Established Modernism, 1962–1966
By 1962 modern cinema became a widely accepted movement throughout Europe. It had already passed its romantic “sturm und drang” period, and its innovations represented already a new norm for the second wave of young directors debuting in 1962–1963. This was the period in which a cool aesthetic self-reflection of filmmaking as the trendiest intellectual and artistic occupation appeared, and when modernism's self-reflexivity became increasingly important. And this was the period also when the first important achievements of modern Eastern European cinema appeared. By 1963 modernism conquered almost all segments of European art cinema.
As I pointed out in the previous chapter, there was a certain cohabitation between the classical and modernist norms between 1958 and 1963 even in the films of the “new directors.” Many great films of this period were hardly or not at all touched by the modernist momentum. The important feature films coming out of the Free Cinema movement in England—Room at the Top (Jack Clayton, 1959), Taste of Honey (Tony Richardson, 1961), Saturday Night and Sunday Morning (Karel Reisz, 1962), and This Sporting Life (Lindsay Anderson, 1963)—bore no significant stylistic influence of modernism. It was not until Richardson's third film made in 1962, The Loneliness of the Long Distance Runner, that conscious recognition of the modernist turn by a British film registers.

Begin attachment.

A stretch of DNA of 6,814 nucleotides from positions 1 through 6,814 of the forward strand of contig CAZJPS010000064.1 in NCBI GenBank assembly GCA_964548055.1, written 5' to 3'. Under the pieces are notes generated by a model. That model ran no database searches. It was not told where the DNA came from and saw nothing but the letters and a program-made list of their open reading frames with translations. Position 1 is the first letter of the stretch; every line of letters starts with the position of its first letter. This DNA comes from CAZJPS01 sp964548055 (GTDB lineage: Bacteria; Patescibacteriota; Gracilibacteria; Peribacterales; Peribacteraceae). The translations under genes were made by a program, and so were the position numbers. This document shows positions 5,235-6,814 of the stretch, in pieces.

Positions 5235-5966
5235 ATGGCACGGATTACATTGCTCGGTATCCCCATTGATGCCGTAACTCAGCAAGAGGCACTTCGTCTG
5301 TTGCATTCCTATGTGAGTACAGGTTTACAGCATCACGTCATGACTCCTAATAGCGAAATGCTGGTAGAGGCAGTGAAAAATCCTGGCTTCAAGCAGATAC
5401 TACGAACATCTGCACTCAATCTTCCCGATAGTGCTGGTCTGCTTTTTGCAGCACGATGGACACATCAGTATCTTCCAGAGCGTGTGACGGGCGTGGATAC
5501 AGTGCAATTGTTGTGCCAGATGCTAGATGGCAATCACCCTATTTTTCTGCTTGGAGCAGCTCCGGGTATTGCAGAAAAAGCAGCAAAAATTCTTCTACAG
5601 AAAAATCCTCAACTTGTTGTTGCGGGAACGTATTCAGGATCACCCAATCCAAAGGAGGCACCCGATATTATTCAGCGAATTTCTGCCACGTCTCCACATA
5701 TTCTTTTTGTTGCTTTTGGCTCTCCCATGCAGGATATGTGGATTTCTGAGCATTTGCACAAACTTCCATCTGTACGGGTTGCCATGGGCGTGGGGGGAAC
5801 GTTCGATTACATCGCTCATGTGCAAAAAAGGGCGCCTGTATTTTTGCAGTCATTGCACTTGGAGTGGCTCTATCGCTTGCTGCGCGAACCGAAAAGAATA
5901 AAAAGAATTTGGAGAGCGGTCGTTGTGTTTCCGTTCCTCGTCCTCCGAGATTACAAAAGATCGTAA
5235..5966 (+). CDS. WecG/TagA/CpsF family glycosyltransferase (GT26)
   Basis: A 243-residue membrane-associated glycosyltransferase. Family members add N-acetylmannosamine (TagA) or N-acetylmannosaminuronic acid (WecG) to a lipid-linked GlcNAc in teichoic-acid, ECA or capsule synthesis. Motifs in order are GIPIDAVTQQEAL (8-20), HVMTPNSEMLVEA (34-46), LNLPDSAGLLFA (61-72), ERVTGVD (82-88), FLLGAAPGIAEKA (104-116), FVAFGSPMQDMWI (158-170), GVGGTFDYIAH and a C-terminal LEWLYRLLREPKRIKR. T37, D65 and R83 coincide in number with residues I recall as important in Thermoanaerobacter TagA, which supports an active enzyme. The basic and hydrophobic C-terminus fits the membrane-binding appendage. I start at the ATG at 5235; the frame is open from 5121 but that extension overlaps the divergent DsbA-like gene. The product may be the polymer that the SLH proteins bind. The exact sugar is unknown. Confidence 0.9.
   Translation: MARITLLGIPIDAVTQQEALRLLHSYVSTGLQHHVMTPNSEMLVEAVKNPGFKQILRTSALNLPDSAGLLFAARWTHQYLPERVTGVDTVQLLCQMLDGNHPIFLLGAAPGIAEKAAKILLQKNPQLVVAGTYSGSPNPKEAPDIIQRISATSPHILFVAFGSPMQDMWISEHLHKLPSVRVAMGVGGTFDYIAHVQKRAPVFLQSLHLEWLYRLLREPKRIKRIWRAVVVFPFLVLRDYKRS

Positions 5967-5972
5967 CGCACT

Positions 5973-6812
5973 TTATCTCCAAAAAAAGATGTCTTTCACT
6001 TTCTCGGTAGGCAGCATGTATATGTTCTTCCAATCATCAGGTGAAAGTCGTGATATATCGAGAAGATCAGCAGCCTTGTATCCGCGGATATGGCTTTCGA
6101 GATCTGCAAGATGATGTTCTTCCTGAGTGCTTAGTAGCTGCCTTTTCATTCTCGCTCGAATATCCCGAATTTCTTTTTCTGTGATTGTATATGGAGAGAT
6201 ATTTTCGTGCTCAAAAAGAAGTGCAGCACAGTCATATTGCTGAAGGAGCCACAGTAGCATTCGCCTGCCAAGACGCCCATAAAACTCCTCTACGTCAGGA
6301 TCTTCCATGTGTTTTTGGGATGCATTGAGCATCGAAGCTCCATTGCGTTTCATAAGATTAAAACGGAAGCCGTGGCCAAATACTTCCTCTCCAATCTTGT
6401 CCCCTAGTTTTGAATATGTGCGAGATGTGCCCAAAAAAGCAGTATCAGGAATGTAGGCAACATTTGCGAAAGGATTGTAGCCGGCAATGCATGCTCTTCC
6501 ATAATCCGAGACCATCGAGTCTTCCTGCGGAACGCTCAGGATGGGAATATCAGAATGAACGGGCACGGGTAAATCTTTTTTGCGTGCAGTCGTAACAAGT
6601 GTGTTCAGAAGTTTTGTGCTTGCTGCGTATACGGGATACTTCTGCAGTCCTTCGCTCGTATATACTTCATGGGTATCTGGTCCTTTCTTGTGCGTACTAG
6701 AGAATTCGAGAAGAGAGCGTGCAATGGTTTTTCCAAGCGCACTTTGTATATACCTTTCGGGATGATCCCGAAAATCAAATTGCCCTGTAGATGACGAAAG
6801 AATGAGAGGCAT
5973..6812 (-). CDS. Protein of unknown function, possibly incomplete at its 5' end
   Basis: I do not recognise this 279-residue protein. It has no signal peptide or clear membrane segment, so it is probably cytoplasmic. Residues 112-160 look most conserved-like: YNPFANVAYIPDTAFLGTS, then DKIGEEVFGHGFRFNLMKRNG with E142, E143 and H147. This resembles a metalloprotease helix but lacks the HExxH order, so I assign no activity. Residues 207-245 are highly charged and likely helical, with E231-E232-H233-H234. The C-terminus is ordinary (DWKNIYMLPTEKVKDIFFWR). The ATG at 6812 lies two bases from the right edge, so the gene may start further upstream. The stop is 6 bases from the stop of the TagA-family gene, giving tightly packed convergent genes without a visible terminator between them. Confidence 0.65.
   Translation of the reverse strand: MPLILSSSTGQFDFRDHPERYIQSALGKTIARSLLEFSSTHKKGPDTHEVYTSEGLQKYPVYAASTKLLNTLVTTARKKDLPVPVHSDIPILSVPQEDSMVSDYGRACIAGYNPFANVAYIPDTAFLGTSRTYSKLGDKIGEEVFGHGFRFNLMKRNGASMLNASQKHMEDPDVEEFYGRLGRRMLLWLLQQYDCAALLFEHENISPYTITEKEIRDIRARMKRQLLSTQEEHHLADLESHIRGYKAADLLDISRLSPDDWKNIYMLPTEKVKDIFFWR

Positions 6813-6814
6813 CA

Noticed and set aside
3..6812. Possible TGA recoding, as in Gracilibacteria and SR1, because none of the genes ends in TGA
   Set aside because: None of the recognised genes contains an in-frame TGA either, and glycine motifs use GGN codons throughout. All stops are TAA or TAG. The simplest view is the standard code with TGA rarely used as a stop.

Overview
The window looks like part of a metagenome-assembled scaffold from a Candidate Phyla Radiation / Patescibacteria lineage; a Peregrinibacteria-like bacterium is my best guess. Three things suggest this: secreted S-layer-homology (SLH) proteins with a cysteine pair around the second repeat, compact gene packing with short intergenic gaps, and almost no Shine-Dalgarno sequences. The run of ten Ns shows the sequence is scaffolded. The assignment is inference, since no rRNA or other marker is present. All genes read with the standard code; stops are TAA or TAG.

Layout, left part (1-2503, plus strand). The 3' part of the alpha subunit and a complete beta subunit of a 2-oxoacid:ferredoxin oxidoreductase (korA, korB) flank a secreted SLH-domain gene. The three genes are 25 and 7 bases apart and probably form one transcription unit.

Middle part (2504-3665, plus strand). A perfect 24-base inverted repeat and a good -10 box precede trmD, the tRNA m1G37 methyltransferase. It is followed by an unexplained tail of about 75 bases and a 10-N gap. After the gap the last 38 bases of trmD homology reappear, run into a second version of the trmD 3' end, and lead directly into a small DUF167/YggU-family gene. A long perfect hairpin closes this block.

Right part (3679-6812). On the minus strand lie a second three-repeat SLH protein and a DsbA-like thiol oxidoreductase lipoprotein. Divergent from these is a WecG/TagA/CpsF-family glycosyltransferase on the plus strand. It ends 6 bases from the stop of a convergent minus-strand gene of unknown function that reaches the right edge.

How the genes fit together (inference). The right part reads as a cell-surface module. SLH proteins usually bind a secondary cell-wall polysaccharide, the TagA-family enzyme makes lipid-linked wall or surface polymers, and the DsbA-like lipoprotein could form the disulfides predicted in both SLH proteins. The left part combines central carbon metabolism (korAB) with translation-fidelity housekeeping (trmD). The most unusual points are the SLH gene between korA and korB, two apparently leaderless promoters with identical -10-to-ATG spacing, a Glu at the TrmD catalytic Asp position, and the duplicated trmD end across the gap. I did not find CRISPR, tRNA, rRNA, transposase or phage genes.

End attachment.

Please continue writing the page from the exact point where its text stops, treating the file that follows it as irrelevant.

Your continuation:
The Loneliness of the Long Distance Runner is an important contribution to the confirmation and establishing of the modernist norm rather than bringing some kind of innovation to it. Modernism in Richardson's film mostly amounts to the tribute it pays to the French new wave, and most specifically, to Truffaut's The 400 Blows. It even could be interpreted as an English version or a continuation of Truffaut's film. Its story starts where Truffaut's